Monaco’s GDP for 2016 was EUR 5.85 billion compared with EUR 5.64 billion in 2015. It recorded growth of +3.2% (in real terms, corrected for inflation, see table 1).
TABLE 1: GDP in millions of euro and growth rate
The pace of growth has slowed in the Principality since 2013 (+3.2% in 2016), but remains above that of global GDP (+2.4%) and European Union GDP (+1.9%).
Growth in 2016 was entirely due to performance in two sectors in the Principality: Construction and Other Service Activities.
The three most important economic sectors in the Principality in terms of GDP are Financial and Insurance Activities; Scientific and Technical Activities, Administrative and Support Service Activities; and Construction. Together, these account for almost half (45.3%) of the wealth produced (see table 2).
TABLE 2: Nominal GDP by sector in millions of current euro
All components of GDP, excluding subsidies, made a positive contribution to the result (see table 3).
TABLE 3: Breakdown of nominal GDP in millions of current euro
For the fourth consecutive year, it was corporate gross operating surplus that experienced the highest increase, reaching EUR 2.57 billion and representing 43.9% of the wealth created. Gross operating surplus has dropped just three times since 2005, notably in 2009 following the global financial crisis.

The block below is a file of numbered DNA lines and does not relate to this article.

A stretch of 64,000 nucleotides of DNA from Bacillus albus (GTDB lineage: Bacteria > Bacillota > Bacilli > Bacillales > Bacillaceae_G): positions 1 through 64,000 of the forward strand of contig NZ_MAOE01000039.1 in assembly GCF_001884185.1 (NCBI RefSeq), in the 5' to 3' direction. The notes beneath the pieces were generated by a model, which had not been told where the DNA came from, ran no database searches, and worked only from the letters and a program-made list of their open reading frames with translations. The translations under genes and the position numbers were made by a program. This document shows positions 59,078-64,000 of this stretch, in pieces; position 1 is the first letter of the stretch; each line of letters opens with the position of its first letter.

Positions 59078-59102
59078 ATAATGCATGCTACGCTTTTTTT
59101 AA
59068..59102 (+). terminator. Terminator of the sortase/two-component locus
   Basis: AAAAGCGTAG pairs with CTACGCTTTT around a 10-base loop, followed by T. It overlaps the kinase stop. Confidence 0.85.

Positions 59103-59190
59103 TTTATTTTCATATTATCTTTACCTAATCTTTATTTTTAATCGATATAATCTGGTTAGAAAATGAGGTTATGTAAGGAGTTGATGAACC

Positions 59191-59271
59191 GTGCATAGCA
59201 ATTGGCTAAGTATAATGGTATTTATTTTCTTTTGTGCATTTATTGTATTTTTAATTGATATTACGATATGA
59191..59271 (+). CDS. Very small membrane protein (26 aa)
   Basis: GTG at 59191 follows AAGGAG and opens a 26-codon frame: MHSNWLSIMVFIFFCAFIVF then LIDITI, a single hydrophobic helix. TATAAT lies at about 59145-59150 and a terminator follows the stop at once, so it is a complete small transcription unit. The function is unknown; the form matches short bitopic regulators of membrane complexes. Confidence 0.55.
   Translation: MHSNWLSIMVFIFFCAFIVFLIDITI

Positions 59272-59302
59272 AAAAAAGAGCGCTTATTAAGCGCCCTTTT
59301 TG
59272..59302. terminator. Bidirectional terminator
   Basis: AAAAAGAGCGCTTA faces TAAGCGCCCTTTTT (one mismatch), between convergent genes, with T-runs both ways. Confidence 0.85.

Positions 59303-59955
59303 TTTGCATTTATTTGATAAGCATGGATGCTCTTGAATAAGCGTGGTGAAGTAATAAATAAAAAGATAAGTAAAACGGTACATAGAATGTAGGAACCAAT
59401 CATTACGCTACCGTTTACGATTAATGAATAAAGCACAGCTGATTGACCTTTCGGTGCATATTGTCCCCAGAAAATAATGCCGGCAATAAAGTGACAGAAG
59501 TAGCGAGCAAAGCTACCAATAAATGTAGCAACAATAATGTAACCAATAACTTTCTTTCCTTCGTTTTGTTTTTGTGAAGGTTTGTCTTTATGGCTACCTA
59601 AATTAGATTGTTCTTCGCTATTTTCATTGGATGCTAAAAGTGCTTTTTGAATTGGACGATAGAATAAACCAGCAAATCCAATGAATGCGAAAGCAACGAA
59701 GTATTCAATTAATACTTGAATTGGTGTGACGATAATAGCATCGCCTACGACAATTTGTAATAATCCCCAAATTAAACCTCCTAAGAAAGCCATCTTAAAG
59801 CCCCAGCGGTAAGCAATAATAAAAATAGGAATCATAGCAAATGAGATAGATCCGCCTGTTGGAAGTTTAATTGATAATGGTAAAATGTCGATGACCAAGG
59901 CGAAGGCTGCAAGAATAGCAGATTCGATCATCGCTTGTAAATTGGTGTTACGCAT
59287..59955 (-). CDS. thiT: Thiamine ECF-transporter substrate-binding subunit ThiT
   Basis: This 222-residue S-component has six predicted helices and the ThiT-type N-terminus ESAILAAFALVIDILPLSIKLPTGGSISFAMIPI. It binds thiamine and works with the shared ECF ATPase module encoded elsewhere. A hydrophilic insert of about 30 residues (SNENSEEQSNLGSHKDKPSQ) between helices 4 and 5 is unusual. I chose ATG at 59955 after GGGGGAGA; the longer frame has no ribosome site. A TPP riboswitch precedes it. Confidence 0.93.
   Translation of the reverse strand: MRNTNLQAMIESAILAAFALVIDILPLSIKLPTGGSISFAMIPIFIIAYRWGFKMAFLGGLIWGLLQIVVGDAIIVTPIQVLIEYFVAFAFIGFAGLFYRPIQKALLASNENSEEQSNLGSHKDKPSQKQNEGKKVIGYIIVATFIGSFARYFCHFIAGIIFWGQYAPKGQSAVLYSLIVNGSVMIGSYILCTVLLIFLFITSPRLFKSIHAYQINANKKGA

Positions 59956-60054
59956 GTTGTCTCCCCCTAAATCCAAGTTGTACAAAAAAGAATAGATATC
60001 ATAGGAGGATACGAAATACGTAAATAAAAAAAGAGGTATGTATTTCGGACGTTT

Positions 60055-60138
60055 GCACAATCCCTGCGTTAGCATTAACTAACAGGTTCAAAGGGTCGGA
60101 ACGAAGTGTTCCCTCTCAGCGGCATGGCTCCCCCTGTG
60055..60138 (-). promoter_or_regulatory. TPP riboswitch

Employment increased in 2016, across both the private and public sectors. A total of 491 additional jobs (+0.9%) were added during December. The amount of wages paid rose by 2.5%, representing almost half of GDP (47.4%). This corresponds to the share of annually created wealth which is redistributed in the form of salaries and social security contributions.
Taxes paid on products increased, but at a more moderate pace (+1.6%), contributing 12.7% of wealth produced. This increase is primarily due to transfer duties which rose by 23.3%.
The amount of subsidies increased (+1.4%) but at a lesser rate than in 2015 (+2.0%).
GDP per capita was EUR 72,091, a rise of 3.2% in real terms (see table 4), while GDP per employee, an indicator of productivity, rose by 2.2% to EUR 111,489 (see table 5).
TABLE 4: GDP per capita
TABLE 5: GDP per employee
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